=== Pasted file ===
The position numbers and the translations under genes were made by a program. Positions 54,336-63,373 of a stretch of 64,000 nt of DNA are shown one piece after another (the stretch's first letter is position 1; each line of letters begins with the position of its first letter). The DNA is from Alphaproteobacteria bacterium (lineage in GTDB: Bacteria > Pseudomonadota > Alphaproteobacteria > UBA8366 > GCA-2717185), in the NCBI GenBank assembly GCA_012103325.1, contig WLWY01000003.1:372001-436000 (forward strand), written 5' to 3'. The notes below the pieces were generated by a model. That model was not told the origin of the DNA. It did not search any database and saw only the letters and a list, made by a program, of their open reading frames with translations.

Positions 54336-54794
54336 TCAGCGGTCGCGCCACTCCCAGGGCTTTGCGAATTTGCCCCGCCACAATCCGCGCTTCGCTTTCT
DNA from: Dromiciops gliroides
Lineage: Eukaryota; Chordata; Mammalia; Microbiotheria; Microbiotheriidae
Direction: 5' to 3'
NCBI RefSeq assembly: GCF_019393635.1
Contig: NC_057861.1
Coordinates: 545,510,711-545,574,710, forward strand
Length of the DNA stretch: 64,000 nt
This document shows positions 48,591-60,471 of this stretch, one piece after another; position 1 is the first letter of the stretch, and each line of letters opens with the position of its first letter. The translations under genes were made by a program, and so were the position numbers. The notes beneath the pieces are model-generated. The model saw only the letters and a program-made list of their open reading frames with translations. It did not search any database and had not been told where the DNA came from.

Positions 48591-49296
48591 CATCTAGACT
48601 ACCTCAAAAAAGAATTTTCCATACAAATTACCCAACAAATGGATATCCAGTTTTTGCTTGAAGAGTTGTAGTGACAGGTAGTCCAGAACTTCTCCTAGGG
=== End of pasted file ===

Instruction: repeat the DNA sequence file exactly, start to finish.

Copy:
The position numbers and the translations under genes were made by a program. Positions 54,336-63,373 of a stretch of 64,000 nt of DNA are shown one piece after another (the stretch's first letter is position 1; each line of letters begins with the position of its first letter). The DNA is from Alphaproteobacteria bacterium (lineage in GTDB: Bacteria > Pseudomonadota > Alphaproteobacteria > UBA8366 > GCA-2717185), in the NCBI GenBank assembly GCA_012103325.1, contig WLWY01000003.1:372001-436000 (forward strand), written 5' to 3'. The notes below the pieces were generated by a model. That model was not told the origin of the DNA. It did not search any database and saw only the letters and a list, made by a program, of their open reading frames with translations.

Positions 54336-54794
54336 TCAGCGGTCGCGCCACTCCCAGGGCTTTGCGAATTTGCCCCGCCACAATCCGCGCTTCGCTTTCT
DNA from: Dromiciops gliroides
Lineage: Eukaryota; Chordata; Mammalia; Microbiotheria; Microbiotheriidae
Direction: 5' to 3'
NCBI RefSeq assembly: GCF_019393635.1
Contig: NC_057861.1
Coordinates: 545,510,711-545,574,710, forward strand
Length of the DNA stretch: 64,000 nt
This document shows positions 48,591-60,471 of this stretch, one piece after another; position 1 is the first letter of the stretch, and each line of letters opens with the position of its first letter. The translations under genes were made by a program, and so were the position numbers. The notes beneath the pieces are model-generated. The model saw only the letters and a program-made list of their open reading frames with translations. It did not search any database and had not been told where the DNA came from.

Positions 48591-49296
48591 CATCTAGACT
48601 ACCTCAAAAAAGAATTTTCCATACAAATTACCCAACAAATGGATATCCAGTTTTTGCTTGAAGAGTTGTAGTGACAGGTAGTCCAGAACTTCTCCTAGGG